Alberta expense claims to be posted online

Premier Alison Redford says Alberta’s new method of reporting travel and expense claims will make it easy for the public to keep an eye on her government.

CALGARY — Premier Alison Redford says Alberta’s new method of reporting travel and expense claims will make it easy for the public to keep an eye on her government.

Travel, accommodation, meal and hospitality expenses for all cabinet ministers, members of the government caucus, senior officials appointed by order in council and paid directly by government, deputy ministers and executive managers in the Alberta Public Service will be posted online and be accessible to any member of the public starting Oct. 1.

Redford says the change will allow Alberta to lead the country with respect to online disclosure of expenses. The premier said expenses will be posted every two months.

“There are times that people feel policies are good enough and we’re not a government that believes that good enough … is good enough,” Redford said Wednesday.

“We talked about all of these issues, including political financing legislation that would ensure that we were better than we were before … I think it will be transparent.

I think it will be accountable.”

The Progressive Conservative government ordered the review after two senior health executives quit over lavish claims worth $346,000.

Allaudin Merali resigned a month ago as chief financial officer of Alberta Health Services over his expense claims when he worked for the now defunct Capital Health Region.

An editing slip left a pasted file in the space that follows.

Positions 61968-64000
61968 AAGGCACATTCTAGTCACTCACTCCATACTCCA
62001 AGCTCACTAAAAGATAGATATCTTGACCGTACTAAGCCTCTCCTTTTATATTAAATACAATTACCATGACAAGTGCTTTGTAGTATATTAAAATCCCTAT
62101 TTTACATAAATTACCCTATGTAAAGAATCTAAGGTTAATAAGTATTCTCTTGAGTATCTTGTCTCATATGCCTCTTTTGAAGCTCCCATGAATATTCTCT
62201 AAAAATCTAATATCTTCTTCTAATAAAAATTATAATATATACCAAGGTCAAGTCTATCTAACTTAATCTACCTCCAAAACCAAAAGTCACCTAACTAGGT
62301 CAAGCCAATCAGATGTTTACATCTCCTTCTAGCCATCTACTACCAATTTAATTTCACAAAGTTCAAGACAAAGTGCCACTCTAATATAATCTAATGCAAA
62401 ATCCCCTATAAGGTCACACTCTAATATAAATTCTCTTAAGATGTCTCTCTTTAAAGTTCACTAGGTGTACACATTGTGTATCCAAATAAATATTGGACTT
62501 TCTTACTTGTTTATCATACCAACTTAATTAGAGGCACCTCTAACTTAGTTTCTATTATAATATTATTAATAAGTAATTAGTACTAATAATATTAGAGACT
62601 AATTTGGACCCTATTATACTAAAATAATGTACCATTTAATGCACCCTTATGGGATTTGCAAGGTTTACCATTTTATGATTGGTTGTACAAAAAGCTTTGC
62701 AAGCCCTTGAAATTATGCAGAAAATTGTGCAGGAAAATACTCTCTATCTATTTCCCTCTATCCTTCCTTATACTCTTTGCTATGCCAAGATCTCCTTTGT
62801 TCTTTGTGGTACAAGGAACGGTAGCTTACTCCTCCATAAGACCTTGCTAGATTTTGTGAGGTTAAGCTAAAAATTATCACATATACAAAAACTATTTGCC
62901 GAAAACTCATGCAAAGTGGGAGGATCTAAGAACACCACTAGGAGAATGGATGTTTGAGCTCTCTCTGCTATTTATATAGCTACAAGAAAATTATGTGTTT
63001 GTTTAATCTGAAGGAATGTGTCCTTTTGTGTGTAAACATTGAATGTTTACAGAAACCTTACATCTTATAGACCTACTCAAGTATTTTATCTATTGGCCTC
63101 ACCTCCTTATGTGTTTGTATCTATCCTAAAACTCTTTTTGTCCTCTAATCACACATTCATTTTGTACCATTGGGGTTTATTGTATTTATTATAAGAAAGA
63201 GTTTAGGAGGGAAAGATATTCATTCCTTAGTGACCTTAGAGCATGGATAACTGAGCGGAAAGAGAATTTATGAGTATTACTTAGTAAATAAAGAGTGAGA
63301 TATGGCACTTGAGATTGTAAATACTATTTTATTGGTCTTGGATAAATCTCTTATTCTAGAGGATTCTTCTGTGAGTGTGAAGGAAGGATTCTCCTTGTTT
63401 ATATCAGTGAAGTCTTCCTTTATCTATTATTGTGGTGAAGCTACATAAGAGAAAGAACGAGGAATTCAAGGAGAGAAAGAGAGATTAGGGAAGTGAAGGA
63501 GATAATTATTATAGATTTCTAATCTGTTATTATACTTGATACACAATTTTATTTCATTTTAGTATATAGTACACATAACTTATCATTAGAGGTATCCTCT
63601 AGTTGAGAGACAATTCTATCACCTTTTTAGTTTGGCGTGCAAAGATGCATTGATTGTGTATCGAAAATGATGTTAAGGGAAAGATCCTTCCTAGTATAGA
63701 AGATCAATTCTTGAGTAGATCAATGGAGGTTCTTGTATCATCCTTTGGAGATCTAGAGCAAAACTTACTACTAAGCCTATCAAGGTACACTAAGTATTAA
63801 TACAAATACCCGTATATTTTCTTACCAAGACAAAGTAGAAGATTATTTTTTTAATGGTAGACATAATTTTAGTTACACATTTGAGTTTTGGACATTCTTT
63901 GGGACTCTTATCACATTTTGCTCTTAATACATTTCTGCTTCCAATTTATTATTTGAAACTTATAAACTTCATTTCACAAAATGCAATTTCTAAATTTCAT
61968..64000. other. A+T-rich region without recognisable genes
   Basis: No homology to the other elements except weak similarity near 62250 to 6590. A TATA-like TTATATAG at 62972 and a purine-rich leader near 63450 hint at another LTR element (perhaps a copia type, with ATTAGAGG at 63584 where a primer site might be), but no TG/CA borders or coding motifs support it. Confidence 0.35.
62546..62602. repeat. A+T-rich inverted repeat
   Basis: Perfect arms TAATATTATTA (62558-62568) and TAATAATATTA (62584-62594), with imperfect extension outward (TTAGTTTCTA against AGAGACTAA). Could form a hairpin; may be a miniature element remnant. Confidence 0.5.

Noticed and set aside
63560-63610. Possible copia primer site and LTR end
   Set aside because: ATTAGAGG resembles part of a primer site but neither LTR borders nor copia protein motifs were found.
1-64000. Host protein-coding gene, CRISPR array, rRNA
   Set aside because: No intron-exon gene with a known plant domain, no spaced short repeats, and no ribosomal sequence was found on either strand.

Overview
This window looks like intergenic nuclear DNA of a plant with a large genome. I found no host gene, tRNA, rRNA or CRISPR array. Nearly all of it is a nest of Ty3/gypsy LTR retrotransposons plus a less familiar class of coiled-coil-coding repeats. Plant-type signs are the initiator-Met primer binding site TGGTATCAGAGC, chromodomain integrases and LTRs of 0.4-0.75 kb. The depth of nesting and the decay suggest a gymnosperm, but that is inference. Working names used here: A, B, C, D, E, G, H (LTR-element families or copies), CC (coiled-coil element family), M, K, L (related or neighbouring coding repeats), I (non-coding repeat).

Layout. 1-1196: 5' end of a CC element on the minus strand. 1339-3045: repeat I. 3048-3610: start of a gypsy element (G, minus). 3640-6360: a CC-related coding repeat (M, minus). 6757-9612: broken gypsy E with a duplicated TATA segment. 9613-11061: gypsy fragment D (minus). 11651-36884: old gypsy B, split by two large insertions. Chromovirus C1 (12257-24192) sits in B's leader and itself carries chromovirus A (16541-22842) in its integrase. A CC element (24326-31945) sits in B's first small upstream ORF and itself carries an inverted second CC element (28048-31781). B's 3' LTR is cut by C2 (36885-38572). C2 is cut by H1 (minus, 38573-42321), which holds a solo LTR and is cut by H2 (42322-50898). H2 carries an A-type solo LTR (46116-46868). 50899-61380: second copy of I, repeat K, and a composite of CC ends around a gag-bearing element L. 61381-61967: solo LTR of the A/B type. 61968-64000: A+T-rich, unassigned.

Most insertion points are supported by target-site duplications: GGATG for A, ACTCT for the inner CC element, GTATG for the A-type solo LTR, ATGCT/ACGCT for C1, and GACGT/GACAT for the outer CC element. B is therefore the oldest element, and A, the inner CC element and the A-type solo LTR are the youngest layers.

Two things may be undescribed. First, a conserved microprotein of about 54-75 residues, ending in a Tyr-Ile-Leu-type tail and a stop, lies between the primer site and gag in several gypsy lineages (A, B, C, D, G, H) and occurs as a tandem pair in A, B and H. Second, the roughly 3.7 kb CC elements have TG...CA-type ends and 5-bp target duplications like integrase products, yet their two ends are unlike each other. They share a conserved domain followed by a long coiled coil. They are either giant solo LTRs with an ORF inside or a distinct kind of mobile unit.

The claims filed between 2005 and 2009 included expensive restaurant meals, maintenance for his Mercedes and international trips.

Sheila Weatherill, who was Merali’s boss at the time and approved the expense claims, also stepped down last week from the board of Alberta Health Services.

Merali went to Ontario in 2009 after the Alberta government merged Capital Health and other regional boards into one superboard called Alberta Health Services.

While working in Ontario as a consultant, he billed the province for expenses of up to $76,000 per month.

Alberta Health Services then hired Merali as its chief financial officer.

“While we have seen some stories over the past couple of months with respect to challenges around expense policies, that is a reminder that the system worked,” said Redford.

“The system worked, they were identified and we’re dealing with the issue. So we can continue to do that but we can do it under a more rigorous policy.”

The Canadian Taxpayers Federation praised Redford’s decision, saying she was carrying through on a promise she made during the Tory leadership race.

“Ms. Reford committed … that if she was elected leader and premier, she would follow the City of Toronto’s lead and require all MLAs and cabinet to put their itemized expenses, including receipts, online,” said director Scott Hennig. “She’s gone even further today, and we couldn’t be more pleased.”

He said universities, school boards, health authorities and other organizations that spend taxpayers’ money might want to follow suit, “otherwise they are going to start facing increased scrutiny on their expenses.”

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